spir firstname.lastname@example.org wrote:
On the other side, the Oulipo school of writing believes that writing with apparently arbitrary constraints improves the results.
How can you assert such a non-pertinent (and wrong) statement (in regard to the point beeing discussed)? Oulipo games are about helping creativity. A set of strict constraints helps the poet be creative -- or rather they let whatever unconsciounsly creates "popping" good mattery into conscious poetic minds.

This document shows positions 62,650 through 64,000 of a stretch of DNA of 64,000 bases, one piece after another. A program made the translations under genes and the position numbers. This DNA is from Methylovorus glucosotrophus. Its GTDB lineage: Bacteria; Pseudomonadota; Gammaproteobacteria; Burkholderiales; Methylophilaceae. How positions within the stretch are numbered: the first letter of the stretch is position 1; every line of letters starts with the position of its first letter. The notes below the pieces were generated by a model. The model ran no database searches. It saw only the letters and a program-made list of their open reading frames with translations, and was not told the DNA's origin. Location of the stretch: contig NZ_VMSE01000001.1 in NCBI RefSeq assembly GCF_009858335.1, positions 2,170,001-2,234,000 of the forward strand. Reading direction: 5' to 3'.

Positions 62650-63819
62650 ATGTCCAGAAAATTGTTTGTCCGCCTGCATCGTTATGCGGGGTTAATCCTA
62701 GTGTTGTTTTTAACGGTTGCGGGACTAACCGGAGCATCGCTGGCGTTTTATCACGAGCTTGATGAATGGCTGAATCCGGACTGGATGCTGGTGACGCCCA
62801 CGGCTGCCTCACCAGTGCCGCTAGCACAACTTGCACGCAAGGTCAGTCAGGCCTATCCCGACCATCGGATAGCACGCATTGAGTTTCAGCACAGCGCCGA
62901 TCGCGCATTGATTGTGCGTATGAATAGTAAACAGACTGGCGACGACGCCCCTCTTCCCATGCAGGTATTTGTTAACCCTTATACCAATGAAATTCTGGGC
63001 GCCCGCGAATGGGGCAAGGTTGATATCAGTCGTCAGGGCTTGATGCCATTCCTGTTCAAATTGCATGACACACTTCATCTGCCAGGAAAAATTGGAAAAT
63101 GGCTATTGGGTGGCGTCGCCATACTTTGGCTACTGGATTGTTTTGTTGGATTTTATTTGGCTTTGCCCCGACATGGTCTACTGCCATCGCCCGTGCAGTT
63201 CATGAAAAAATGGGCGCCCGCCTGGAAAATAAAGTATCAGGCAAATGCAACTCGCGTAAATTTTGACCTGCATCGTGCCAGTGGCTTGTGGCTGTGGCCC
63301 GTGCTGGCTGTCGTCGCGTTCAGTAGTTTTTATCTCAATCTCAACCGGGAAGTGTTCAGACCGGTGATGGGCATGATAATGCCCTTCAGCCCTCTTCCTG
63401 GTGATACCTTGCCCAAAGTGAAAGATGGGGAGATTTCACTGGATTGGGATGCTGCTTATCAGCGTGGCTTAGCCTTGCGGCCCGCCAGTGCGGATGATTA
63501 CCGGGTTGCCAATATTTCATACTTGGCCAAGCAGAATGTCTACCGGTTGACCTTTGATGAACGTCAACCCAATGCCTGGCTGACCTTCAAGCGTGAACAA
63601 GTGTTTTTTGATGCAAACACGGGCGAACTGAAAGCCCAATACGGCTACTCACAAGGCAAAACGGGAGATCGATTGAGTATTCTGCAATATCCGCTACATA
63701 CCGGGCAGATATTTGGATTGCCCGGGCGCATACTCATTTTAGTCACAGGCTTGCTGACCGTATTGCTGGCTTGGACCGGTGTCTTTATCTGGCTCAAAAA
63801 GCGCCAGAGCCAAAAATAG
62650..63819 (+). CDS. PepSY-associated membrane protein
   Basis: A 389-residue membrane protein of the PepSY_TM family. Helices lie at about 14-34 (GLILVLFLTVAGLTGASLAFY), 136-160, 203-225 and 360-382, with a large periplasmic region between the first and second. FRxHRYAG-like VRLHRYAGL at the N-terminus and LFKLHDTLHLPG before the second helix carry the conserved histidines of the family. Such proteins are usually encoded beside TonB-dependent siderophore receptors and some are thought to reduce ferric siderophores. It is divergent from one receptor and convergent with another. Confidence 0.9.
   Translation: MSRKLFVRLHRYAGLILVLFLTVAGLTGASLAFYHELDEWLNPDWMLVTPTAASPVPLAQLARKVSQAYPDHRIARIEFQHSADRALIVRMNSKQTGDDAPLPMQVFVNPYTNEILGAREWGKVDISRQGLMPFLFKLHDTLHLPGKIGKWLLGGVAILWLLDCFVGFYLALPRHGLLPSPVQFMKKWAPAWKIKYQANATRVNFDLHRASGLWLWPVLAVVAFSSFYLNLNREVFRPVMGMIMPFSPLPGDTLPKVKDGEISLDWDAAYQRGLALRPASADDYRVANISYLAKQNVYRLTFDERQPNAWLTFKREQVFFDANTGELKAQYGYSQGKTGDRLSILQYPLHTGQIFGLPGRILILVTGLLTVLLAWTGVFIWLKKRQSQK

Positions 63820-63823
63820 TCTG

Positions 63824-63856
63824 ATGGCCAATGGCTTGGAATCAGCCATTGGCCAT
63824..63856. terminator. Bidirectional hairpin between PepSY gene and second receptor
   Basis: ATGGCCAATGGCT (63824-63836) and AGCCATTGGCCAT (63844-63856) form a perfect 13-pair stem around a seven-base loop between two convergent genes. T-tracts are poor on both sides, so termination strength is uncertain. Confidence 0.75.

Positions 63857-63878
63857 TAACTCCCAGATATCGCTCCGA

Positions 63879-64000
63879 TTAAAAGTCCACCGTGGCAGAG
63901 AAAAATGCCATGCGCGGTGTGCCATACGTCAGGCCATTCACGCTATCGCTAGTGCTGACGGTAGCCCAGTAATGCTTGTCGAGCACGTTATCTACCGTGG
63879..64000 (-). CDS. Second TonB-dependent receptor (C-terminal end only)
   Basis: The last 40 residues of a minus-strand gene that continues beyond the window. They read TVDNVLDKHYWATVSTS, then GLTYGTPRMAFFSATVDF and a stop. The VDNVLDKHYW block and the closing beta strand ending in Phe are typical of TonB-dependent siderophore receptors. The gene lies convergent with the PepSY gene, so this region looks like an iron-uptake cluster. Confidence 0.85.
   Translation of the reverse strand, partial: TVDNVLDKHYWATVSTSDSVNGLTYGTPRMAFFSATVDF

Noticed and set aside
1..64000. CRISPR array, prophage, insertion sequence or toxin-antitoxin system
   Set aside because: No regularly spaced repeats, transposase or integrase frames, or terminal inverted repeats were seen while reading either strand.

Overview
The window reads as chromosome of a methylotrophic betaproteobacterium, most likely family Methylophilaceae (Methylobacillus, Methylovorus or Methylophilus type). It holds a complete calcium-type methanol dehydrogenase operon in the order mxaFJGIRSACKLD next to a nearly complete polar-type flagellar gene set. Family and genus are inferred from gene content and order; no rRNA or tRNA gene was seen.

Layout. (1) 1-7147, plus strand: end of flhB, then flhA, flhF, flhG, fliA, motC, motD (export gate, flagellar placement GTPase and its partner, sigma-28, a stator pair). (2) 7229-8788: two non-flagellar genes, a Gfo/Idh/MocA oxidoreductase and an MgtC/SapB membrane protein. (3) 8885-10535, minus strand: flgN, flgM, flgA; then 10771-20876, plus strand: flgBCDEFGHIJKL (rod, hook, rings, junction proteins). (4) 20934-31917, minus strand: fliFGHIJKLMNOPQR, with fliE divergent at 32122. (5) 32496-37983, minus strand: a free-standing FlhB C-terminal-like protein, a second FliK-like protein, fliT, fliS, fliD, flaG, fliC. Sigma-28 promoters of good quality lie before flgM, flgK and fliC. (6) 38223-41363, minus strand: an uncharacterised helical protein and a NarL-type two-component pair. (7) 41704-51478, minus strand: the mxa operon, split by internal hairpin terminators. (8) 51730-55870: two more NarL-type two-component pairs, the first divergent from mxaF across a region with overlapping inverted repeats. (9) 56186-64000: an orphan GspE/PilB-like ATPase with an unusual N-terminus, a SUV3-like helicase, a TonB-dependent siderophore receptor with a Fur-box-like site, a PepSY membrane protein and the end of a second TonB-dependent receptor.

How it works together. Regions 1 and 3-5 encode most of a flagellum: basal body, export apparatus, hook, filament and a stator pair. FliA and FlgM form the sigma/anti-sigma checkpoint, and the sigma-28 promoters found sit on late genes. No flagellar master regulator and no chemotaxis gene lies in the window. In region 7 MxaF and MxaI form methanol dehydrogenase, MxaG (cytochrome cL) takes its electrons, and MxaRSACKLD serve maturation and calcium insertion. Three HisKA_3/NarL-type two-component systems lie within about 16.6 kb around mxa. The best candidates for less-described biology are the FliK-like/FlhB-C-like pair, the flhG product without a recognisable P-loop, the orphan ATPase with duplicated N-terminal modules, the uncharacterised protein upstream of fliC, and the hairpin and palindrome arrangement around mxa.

Do you think that writing code is an act that does not involve creativity?
Writing with constraints to improve creativity applies to any kind of writing, not just poetry. I heard about the idea in my creative writing class; I've never heard of Oulipo before.
It also has already been invoked in this thread with respect to writing programs: constrained to 80 characters, you are encouraged to refactor the code, thereby producing superior code.